Anyway IF you are getting your gas cheaper from a 3rd party. Well in most common a garden books that is called fiddling!

  6. #21
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    Quote Originally Posted by Toby View Post
    Anyway IF you are getting your gas cheaper from a 3rd party. Well in most common a garden books that is called fiddling!
    I have tried to explain the real world but you wish to not to see it; when Muscovy asks prepayment at an inflated (for political reasons) price but sells to others for nearly half the price what would make sense to you? I understand you may not wish to believe it but why not check it up yourself? I have told you nothing that is secret; all is in the public domain. Don't believe it or chose to close your eyes? I know I have an 'interest' as it were but prove me wrong. You are what they call a "useful idiot" and generally in older days when they preached Marxism they were the first before the firing squads; "dangerous intellectuals" or some such. Plus ca change plus c'est la meme chose.

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    Quote Originally Posted by Toby View Post
    What!...Really!! you think ???? Sounds like somebody is subsidising it if they are...
    They go above $300, but you guys are/were in the lower pier.

    With the EU's pressure on Gazprom to let them resell...
    No such thing as a good tax - Churchill

    To make mistakes is human. To blame someone else for your mistake, is strategic.

  8. #23
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    Quote Originally Posted by snapper View Post
    I have tried to explain the real world but you wish to not to see it; when Muscovy asks prepayment at an inflated (for political reasons) price but sells to others for nearly half the price what would make sense to you? I understand you may not wish to believe it but why not check it up yourself? I have told you nothing that is secret; all is in the public domain. Don't believe it or chose to close your eyes? I know I have an 'interest' as it were but prove me wrong. You are what they call a "useful idiot" and generally in older days when they preached Marxism they were the first before the firing squads; "dangerous intellectuals" or some such. Plus ca change plus c'est la meme chose.
    You do tend to rewrite the bible when explaining, so I was helping you get to the point. Which is Useful, hardly an idiot!

  9. #24
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    Quote Originally Posted by Doktor View Post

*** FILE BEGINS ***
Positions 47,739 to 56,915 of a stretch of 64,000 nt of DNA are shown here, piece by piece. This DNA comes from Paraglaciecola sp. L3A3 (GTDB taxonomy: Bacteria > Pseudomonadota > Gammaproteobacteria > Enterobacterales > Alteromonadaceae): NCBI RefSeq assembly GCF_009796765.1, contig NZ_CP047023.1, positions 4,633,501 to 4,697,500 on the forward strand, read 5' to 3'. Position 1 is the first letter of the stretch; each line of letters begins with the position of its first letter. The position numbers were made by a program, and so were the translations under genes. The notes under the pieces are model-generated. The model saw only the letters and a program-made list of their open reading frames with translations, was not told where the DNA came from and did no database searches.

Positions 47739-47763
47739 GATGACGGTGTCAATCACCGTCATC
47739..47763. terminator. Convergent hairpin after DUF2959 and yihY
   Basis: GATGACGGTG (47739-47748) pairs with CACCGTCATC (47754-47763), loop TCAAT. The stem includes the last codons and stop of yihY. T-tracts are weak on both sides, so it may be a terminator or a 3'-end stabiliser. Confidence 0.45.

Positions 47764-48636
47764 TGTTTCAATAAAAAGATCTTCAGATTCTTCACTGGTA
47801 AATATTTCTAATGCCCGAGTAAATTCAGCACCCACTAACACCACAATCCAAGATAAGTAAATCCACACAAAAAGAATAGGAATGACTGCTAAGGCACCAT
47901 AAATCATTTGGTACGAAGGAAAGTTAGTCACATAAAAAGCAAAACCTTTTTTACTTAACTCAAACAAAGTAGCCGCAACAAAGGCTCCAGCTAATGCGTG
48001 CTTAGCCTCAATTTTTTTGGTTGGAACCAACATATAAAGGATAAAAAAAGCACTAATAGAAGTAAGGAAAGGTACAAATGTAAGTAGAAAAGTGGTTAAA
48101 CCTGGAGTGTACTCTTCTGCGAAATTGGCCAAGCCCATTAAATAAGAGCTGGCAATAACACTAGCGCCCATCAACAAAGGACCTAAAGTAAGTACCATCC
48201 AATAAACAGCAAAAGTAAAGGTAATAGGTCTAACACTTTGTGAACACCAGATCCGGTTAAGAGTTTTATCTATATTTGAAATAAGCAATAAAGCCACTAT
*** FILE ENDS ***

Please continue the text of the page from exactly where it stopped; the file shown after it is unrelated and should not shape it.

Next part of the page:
They go above $300, but you guys are/were in the lower pier.

    With the EU's pressure on Gazprom to let them resell...
    I get it.. ;-)

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    Quote Originally Posted by Toby View Post
    You do tend to rewrite the bible when explaining, so I was helping you get to the point. Which is Useful, hardly an idiot!
    What is happening in Belarus - partly as a result of this gas dispute - matters. There is a prima facie case regarding the Iranian or Qatari pipeline going via Syria and look what happened there. Fortunately that is not my business and I do not have time to follow it or I may feel I need to explain that! As far as I do understand it I would call it a sectarian and arab/Persian war with gas thrown in.

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    Quote Originally Posted by snapper View Post
    What is happening in Belarus - partly as a result of this gas dispute - matters. There is a prima facie case regarding the Iranian or Qatari pipeline going via Syria and look what happened there. Fortunately that is not my business and I do not have time to follow it or I may feel I need to explain that! As far as I do understand it I would call it a sectarian and arab/Persian war with gas thrown in.

  12. #27
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    Quote Originally Posted by snapper View Post
    I have tried to explain the real world but you wish to not to see it; when Muscovy asks prepayment at an inflated (for political reasons) price but sells to others for nearly half the price what would make sense to you? I understand you may not wish to believe it but why not check it up yourself? I have told you nothing that is secret; all is in the public domain. Don't believe it or chose to close your eyes? I know I have an 'interest' as it were but prove me wrong. You are what they call a "useful idiot" and generally in older days when they preached Marxism they were the first before the firing squads; "dangerous intellectuals" or some such. Plus ca change plus c'est la meme chose.
    In the political sense my idea of a 'useful idiot' would be John Douglas Wilson Carswell.

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    Quote Originally Posted by Toby View Post
    In the political sense my idea of a 'useful idiot' would be John Douglas Wilson Carswell.
    But not the former Great Leader of his Party right?

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    Quote Originally Posted by snapper View Post
    But not the former Great Leader of his Party right?
    I don't think he was a great leader. But after successive governments had basically sold UK democracy out to a bunch of bureaucrats. It wasn't exactly hard to convince people to vote for him. The political class got what they deserved, You reap what you sow basically!